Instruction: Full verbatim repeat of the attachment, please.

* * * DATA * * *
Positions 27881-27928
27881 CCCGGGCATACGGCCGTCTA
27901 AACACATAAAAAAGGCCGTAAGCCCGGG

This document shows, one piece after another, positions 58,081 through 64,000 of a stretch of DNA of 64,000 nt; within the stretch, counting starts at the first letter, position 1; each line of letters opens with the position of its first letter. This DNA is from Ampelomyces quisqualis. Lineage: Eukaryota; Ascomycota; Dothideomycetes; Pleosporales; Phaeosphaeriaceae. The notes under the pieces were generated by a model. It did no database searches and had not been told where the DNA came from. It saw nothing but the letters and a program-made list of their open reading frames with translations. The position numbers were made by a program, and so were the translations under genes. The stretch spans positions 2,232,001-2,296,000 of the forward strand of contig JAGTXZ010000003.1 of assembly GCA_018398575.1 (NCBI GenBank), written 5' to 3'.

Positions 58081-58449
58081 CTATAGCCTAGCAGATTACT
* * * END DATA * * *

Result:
Positions 27881-27928
27881 CCCGGGCATACGGCCGTCTA
27901 AACACATAAAAAAGGCCGTAAGCCCGGG

This document shows, one piece after another, positions 58,081 through 64,000 of a stretch of DNA of 64,000 nt; within the stretch, counting starts at the first letter, position 1; each line of letters opens with the position of its first letter. This DNA is from Ampelomyces quisqualis. Lineage: Eukaryota; Ascomycota; Dothideomycetes; Pleosporales; Phaeosphaeriaceae. The notes under the pieces were generated by a model. It did no database searches and had not been told where the DNA came from. It saw nothing but the letters and a program-made list of their open reading frames with translations. The position numbers were made by a program, and so were the translations under genes. The stretch spans positions 2,232,001-2,296,000 of the forward strand of contig JAGTXZ010000003.1 of assembly GCA_018398575.1 (NCBI GenBank), written 5' to 3'.

Positions 58081-58449
58081 CTATAGCCTAGCAGATTACT